Taekwondo Techniques, Patterns, and Applications at the Traditional Taekwondo Blog. [Subscribe using email or RSS feeds] [Tkd Sitemap]

Oldman's Boobishi 'Nintendo Wee' Traditional Taekwondo Post

Oldman's Boobishi is a collection of martial art cartoons that provide a humourous and insightful look at the world of martial arts. The blog is scheduled to be decommissioned - or at least no new posts are expected in the horizon.

Some time ago The Daily Oldman produced a cartoon strip referring to my blog and traditional taekwondo. It slipped me to mention it here.

Oldman is right. There is a certain realism that the martial arts brings to my life - a directness and 'truth'. Check out his Nintendo Wee post - it's a fantastic title, isn't it? More so given I don't ever play video games.

Please let me take this opportunity to wish Oldman aka 'Mark Cook' all the best in his new role at his company.

Colin

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Colin Wee
Taekwondo Techniques, Patterns, and Applications at the Traditional Taekwondo Blog. [Subscribe using email or RSS feeds] [Tkd Sitemap]

10 Jun 2009

The Single Most Important Lesson in Martial Arts

From the post with the same name at Martial Development.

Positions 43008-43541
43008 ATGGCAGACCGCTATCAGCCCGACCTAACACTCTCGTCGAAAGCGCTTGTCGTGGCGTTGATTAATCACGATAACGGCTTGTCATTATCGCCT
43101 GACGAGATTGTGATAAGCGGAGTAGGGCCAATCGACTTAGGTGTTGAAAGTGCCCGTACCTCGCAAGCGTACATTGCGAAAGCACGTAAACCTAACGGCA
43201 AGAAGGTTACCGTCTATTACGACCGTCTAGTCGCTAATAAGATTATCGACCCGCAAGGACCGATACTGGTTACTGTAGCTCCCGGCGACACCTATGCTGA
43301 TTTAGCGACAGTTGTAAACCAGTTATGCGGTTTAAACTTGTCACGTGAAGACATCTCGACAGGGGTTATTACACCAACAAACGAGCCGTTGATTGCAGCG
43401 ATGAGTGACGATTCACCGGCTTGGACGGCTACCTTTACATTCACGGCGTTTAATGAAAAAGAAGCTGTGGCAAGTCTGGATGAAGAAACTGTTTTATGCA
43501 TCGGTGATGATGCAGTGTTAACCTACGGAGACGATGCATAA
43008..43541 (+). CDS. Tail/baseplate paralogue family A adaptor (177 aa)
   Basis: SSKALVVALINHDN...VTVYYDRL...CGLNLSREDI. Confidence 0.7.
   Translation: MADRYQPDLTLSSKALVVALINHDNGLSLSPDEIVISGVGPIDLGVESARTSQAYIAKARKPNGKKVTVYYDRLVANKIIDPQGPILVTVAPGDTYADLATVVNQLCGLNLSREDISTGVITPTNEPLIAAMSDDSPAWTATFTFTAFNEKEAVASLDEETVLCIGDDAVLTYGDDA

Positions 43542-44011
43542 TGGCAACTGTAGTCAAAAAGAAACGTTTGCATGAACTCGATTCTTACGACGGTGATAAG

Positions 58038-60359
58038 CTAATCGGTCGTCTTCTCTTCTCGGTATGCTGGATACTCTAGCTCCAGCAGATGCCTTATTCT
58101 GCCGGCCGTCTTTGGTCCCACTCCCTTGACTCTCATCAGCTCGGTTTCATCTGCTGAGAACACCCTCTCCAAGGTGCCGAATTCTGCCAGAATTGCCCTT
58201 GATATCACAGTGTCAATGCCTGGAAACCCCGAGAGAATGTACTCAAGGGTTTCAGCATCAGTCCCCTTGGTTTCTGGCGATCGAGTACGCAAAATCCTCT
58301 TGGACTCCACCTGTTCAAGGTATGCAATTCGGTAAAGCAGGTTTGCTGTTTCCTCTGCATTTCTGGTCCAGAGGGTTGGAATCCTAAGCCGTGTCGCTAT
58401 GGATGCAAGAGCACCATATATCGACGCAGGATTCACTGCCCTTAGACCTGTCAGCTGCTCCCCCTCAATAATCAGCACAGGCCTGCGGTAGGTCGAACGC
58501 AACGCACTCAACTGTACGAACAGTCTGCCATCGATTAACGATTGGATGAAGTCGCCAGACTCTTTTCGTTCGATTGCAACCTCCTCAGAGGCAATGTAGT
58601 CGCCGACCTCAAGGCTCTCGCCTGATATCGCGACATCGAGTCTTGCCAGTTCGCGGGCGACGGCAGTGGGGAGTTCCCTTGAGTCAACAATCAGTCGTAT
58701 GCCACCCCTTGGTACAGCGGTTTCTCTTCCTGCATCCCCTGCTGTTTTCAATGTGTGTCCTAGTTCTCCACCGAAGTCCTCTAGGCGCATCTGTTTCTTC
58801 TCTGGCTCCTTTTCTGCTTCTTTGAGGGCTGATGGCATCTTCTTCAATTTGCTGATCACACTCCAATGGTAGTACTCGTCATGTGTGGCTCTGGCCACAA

When flying down a hill on a mountain bike wearing neither helmet nor pads, and when that front tyre explodes, the single most important lesson when the odds are stacked against you is to take control of your own destiny and perform that forward roll — or really whatever technique you’ve got — like there was no tomorrow. And there will be.


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Colin Wee
Taekwondo Techniques, Patterns, and Applications at the Traditional Taekwondo Blog. [Subscribe using email or RSS feeds] [Tkd Sitemap]

5 Jun 2009

Thank You to My Seniors

Where would I be without their guidance?

Exec-Level Coaches
Keith Yates A-KaTo
Tim White MLCAA

My Direct Teachers
Bryan Robbins Yokage Aiki Ju Jutsu
Michael Proctor Renbudo Karate
Paul Hinkley
Tony Tan Suan Hee

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Colin Wee
Taekwondo Techniques, Patterns, and Applications at the Traditional Taekwondo Blog. [Subscribe using email or RSS feeds] [Tkd Sitemap]

Thank You to My Online Martial Arts Buddies

I'm just checking my site stats, and was reminded to thank my online buddies (and their fantastic blogs) for pushing traffic my way. From my top 10:

Christian's TKD Journey
Pat's Aikido and Judo Mokuren Dojo
Ikigai
Striking Thoughts
Dan Djurdjevic The Way of Least Resistance

Cheers guys!

Colin
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Colin Wee
Taekwondo Techniques, Patterns, and Applications at the Traditional Taekwondo Blog. [Subscribe using email or RSS feeds] [Tkd Sitemap]

Risk and Reward

I remember speaking with an 'old school' black belt from the 60s and he was telling me of the weirdest training exercise I've ever heard of. Black belts in his school were required to put their hand into a plastic bag full of roaches - reach for a handful and squeeze them dead. He justified this by saying once you got over the idea that your hand is precious, it was much easier using it as a weapon and letting it fly.